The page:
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Ursula Le Guin, author and desert lover, dies at 88

On Monday, January 22, 2018, author Ursula LeGuin died at her home in Portland, Oregon.

Le Guin is best known for her widely read and critically acclaimed science fiction novels, including The Left Hand of Darkness and the Earthsea chronicles. In addition to her novels, she was a prolific writer of poetry, short stories, essays, and children’s books.

In Out Here, a book she co-authored with Roger Dorband in 2010, Le Guin shared poems and drawings about Steens Mountain, a landscape she became smitten with after her first visit.

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Badger

Badger

Badgers are generally nocturnal, but, in remote areas with no human encroachment, they are routinely observed foraging during the day. They prefer open areas with grasslands, which can include parklands, farms, and treeless areas with crumbly soil and a supply of rodent prey.

Badgers are born blind, furred, and helpless. Their eyes open at four to six weeks.

Latin name: Taxidea taxus

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Bobcat

Bobcat

Found only in North America, where it is the most common wildcat, the bobcat takes its common name from its stubby, or “bobbed,” tail. The cats range in length from two to four feet and weigh 14 to 29 pounds. Bobcats mainly hunt rabbits and hares, but they will also eat rodents, birds, bats, and even adult deer.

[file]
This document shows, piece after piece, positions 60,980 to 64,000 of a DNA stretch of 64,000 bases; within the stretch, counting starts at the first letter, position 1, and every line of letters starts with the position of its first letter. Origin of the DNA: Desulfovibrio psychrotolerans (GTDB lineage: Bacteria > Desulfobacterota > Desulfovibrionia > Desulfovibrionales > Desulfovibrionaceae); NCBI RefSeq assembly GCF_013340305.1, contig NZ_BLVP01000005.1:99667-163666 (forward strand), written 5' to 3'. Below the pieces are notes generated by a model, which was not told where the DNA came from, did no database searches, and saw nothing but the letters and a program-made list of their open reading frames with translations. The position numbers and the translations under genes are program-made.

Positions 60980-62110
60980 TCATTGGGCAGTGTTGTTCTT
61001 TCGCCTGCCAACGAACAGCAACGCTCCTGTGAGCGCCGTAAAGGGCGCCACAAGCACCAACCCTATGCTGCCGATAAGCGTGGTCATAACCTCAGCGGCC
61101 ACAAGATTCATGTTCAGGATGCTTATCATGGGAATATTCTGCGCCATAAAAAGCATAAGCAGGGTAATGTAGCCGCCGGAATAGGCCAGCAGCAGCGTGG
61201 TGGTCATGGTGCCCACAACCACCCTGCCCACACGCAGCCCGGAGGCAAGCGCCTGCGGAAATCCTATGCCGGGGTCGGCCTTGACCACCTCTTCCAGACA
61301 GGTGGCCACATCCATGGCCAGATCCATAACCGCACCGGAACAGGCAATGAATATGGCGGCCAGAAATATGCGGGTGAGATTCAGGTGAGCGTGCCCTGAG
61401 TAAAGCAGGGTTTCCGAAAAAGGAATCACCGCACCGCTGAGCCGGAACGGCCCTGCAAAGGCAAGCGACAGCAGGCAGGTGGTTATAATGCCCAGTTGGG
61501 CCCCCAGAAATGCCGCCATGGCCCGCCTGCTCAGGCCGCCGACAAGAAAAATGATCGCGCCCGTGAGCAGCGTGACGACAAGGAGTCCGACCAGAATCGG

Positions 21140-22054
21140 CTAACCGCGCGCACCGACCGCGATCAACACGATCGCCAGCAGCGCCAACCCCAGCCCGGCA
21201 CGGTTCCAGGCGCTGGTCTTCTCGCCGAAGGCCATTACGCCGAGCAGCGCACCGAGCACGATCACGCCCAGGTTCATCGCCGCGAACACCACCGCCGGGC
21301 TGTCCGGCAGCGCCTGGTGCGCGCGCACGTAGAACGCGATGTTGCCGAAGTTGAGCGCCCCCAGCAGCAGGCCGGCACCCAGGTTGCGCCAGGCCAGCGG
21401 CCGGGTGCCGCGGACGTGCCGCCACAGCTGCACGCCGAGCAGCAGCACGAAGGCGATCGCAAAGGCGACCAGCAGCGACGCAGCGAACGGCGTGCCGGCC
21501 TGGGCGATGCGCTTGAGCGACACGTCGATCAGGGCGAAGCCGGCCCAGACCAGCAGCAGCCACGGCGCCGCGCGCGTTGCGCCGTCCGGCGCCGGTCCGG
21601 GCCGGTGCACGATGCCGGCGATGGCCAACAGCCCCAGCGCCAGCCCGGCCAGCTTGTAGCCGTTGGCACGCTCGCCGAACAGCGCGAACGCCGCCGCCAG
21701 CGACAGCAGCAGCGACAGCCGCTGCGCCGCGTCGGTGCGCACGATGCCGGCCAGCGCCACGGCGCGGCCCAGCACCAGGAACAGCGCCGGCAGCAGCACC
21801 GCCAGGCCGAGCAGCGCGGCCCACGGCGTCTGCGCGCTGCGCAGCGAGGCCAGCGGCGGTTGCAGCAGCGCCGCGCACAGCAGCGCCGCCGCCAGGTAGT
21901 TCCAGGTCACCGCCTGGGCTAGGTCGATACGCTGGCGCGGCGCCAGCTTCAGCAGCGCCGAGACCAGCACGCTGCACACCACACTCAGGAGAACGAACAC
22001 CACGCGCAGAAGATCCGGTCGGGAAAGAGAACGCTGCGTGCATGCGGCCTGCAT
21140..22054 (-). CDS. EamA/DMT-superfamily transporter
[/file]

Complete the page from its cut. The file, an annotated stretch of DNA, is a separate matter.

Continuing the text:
Latin name: Lynx rufus fasciatus

 

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Stewardship Fence Building Timelapse

Stewardship Fence Building Timelapse

Ursula K. Le Guin

Le Guin speaking at ONDA's Desert Conference in 2015. Photo: Win Goodbody

Le Guin became a member of ONDA in the 1990s, was a steadfast supporter through the decades, and presented at an event ONDA held celebrating the fifteenth anniversary of the designation of the Steens Mountain Wilderness. In this short essay, Concerning a Wilderness, she describes her love of Steens, the connection between ranchers and the landscape in eastern Oregon and her esteem for ONDA, writing, “Nothing in conservation work is ever uncomplicated! But I’m proud of ONDA for working on that conversation, being neighborly, trying to include the human landscape in the natural one as truly part of what is to be honored, protected, and saved.”

In spring 2016, she offered the following reflection to ONDA.

Falling in Love with a Desert
From a little packet of family papers in a footlocker, I just learned that my great-grandfather Johnston homesteaded on the Alvord side of Steens Mountain in the 1870s.
Moving the cattle up from California, my grandmother Phebe then age twelve, rode herd. My dear great-aunt Betsy was born there, near Wild Horse Creek Canyon.
But I didn’t know that, the first time we went out to the Steens country, nearly fifty years ago. All I knew as we drove away after one night in Frenchglen was that I was in love, and all I could think was: I have to come back!
One way or another, we’ve been back many times.
Our general purpose in going is just to be there. A morning drive down the Conter Road – a visit to see the dear old awful trailer I lived in when Ki taught workshops at the Field Station – a picnic at Benson Pond – an afternoon watching a buzzard’s great lazy circles over the rimrock, the clouds boiling up over Steens, the slow change of light as the sun goes west … it’s enough to live on for a year.
Sometimes I can write a poem about it.
—Ursula K. Le Guin, March 2016

You can read the poem “High Desert” and see Le Guin’s drawings from Out Here on her website.